The Hong Kong ICAC is popularly regarded as a successful model in fighting corruption, turning an old, very corrupt colony into one of the relatively corruption free places in the world. One of the success factors is its three-pronged strategy - fighting corruption through deterrence, prevention and education. All three are important but in my view, deterrence is the most important. That is the reason why in the ICAC's total establishment of over 1,300 staff members, over 900 of them work in the Operations Department, responsible for investigating corruption. Nearly all of the major corruption cases I have dealt with were committed by people with high authority and good wealth. For them, they have certainly been educated about the evil of corruption and they may also be subject to certain degree of anti-corruption control. But what inspired them to commit corruption? The answer is simply greed, and they would weigh the fortune they could get from corruption with the chance of them being discovered. So how can we deter them from being corrupt? The only way is to make them realize that there is a high risk of them being caught, which is the Mission of the ICAC Operations Department - to make corruption a high risk crime. To do that, you need a professional investigative force.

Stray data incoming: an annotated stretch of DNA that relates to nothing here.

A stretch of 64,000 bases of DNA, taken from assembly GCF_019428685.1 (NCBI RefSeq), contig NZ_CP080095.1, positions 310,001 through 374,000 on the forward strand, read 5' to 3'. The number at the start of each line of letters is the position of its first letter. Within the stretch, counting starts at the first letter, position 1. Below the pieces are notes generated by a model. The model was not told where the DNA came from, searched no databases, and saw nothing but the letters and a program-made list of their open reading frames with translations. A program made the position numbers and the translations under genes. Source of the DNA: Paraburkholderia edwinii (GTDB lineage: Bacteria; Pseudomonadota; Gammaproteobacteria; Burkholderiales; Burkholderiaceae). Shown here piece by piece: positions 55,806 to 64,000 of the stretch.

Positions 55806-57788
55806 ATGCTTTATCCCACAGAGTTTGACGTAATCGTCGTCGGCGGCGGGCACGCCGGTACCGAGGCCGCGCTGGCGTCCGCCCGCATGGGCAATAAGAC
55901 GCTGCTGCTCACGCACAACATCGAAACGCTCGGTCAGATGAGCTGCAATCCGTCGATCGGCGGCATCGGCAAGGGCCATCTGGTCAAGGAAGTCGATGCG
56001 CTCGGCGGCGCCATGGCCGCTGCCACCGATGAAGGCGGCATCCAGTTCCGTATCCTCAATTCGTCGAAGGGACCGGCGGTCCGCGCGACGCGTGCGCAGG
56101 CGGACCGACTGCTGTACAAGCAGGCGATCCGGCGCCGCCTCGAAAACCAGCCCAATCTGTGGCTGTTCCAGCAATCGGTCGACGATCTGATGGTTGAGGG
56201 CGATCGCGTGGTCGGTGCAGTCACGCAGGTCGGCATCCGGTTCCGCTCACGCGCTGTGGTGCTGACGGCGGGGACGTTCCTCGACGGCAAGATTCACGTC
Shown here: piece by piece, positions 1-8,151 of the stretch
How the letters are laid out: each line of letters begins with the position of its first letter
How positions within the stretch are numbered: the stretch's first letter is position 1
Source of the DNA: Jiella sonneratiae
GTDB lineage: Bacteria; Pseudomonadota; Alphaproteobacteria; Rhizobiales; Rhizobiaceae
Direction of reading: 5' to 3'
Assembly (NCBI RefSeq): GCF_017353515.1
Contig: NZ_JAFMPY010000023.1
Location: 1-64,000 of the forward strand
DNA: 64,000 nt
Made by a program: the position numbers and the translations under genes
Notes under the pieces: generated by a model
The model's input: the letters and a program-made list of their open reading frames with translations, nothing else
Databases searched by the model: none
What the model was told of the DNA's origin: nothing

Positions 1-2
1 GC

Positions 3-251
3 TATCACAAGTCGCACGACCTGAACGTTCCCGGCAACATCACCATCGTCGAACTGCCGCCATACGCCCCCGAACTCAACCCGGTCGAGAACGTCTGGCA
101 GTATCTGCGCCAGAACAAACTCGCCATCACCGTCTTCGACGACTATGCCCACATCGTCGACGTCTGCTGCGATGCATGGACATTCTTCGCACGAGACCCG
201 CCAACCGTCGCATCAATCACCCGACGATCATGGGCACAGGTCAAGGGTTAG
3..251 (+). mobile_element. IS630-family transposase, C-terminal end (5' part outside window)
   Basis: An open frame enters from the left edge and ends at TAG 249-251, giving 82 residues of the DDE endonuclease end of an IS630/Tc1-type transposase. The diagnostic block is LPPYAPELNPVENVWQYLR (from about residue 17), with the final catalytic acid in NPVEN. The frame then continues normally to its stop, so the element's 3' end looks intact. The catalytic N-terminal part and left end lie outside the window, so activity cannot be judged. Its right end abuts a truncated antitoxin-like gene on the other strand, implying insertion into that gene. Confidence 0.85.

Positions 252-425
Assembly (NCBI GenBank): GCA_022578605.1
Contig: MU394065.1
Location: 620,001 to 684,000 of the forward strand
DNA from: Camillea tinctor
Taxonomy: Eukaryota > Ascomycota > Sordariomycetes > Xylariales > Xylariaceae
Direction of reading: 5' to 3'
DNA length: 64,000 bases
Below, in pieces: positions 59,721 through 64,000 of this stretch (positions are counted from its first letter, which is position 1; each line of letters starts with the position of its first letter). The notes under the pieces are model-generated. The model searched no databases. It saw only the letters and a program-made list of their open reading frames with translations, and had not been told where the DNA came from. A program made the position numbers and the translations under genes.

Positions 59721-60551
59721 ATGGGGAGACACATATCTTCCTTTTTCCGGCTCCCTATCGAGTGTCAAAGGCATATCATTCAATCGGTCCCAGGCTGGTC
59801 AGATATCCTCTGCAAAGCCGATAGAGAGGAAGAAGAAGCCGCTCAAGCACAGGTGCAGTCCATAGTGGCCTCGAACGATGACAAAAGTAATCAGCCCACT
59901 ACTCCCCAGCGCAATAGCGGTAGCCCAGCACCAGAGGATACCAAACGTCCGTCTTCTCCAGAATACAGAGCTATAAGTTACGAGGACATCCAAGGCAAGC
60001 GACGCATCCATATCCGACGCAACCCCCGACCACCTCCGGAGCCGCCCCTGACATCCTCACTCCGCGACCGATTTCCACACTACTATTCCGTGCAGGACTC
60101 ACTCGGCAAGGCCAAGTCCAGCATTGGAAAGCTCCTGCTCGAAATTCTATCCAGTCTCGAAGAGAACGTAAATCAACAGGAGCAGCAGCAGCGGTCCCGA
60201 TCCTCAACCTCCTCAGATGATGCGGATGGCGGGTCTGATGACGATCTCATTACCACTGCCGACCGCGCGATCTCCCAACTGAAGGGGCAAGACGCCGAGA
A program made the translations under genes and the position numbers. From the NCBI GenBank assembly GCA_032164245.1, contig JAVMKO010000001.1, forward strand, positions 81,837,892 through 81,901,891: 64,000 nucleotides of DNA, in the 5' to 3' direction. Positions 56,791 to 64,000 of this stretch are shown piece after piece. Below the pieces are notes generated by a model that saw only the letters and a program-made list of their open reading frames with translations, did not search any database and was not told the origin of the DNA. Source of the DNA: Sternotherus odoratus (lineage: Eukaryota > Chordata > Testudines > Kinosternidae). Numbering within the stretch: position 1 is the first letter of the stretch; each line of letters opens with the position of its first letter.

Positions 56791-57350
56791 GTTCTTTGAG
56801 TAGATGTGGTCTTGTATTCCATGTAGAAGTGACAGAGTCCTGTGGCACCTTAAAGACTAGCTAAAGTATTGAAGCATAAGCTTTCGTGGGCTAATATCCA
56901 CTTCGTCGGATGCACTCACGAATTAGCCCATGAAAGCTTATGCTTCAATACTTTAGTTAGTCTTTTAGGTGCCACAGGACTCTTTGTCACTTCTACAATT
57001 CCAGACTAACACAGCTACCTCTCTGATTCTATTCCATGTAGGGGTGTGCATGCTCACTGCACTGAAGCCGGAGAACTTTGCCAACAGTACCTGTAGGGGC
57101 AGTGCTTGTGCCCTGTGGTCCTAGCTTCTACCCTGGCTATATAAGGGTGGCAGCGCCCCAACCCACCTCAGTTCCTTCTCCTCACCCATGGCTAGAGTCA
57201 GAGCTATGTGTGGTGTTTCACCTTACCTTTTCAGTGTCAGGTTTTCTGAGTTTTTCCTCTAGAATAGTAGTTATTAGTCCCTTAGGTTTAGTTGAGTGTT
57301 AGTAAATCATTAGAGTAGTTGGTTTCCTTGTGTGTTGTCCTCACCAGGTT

Difficulties of investigating corruption